The Jakarta Post
Indonesia Corruption Watch (ICW) has expressed disapproval over a decision by the Corruption Eradication Commission (KPK) to hand over a case of alleged bribery involving a Jakarta State University (UNJ) staff member to the police.
The ICW, which has long been monitoring the education sector for corruption, said the KPK should investigate the possibility of either bribery and extortion or illegal levies in the UNJ case.
The antigraft group said it believed the KPK could have investigated the case further.
“Not that we doubt the police, but the KPK has no reason to not investigate the case,” ICW activist Kurnia Ramadhana said in a virtual discussion on Tuesday.
“There was a clear involvement of state officials in the case, which is contrary to what the KPK has claimed.”
The KPK arrested Dwi Achmad Noor, the UNJ head of staffing, on May 20 and confiscated US$ 1,200 and Rp 27.5 million ($1,850), which were meant to be given to officials from the Education and Culture Ministry as holiday bonuses.
Following the arrest, KPK law enforcement deputy director Karyoto, without following formal procedure, published his own version of a press release saying that UNJ rector Komarudin allegedly accepted a total of Rp 55 million from the university’s departments and institutions through deans.
“So it makes no sense that the KPK said there was no involvement of state officials since the collection of money was done under the rector’s orders,” Kurnia said.
He said that, according to Law No. 28/1999 on clean governance, a rector is a state official. Moreover, Komarudin periodically reported his assets throughout 2019.
The KPK, Kurnia said, had set a precedent by declaring a rector a suspect. In a case in 2016, the KPK named then-Airlangga University rector Fasichul Lisan a graft suspect for allegedly abusing his authority in a university project, resulting in Rp 85 billion in state losses.
Close relations between higher education institutions and the Education and Culture Ministry have prompted some to suspect possible corruption as the ministry has the power to propose budgets and appoint high-level officials at state universities, including the UNJ, with little transparency over budget management. The ministry controls 35 percent of the vote for rector elections at state universities.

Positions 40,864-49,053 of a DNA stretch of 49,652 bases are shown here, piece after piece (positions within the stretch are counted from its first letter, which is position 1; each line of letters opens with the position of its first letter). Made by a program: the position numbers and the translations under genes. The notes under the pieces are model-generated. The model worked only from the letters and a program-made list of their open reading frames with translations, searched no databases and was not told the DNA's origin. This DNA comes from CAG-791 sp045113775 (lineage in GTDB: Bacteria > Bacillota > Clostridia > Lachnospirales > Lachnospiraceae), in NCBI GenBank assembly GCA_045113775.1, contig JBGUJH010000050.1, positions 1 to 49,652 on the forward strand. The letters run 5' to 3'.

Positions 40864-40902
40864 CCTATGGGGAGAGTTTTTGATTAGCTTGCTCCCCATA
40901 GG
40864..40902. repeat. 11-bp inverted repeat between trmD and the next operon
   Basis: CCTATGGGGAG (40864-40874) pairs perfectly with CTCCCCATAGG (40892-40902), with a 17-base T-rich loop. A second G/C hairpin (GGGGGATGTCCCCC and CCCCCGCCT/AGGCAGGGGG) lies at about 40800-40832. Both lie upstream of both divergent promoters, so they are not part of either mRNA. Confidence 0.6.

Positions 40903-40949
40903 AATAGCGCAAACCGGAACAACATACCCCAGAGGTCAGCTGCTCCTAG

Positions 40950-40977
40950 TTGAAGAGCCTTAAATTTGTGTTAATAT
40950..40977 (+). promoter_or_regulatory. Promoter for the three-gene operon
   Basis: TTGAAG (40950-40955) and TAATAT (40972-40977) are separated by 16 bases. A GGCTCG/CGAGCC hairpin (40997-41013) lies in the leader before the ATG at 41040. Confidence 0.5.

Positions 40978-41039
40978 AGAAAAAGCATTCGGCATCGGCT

“We also disagree with the notion that the amount of alleged graft money was too little for the KPK to take the case,” Siti Juliantari Rachman of the ICW said.
According to ICW data, from 2015 to 2019, there were 202 corruption cases in the education sector involving 465 individuals, resulting in state losses of Rp 410.9 billion, with bribes totaling Rp 52.4 billion.
The most common modus operandi for corruption in the education sector is markups (40 cases), followed by embezzlement (37 cases), abuse of budget (36 cases), illegal levies (22 cases), fictitious projects (19 cases), abuse of authority (15 cases), fictitious reports (14 cases), cut money (12 cases), bribery (6 cases) and extortion (1 case).
Out of 202 corruption cases, 20 cases took place within higher education, causing an estimated Rp 81.9 billion in state losses.
Trends indicate that corruption in higher education includes the procurement of goods and services, grants funds, research funds, college budgets, scholarship funds, bribes over grades, bribes for accreditation and bribes over the selection of officials.
Corruption in the education sector not only undermined education provider credibility but also impeded public access to education, decreased the quality of education and services and tarnished the values that should be upheld by educational institutions such as justice, transparency and accountability, the ICW said.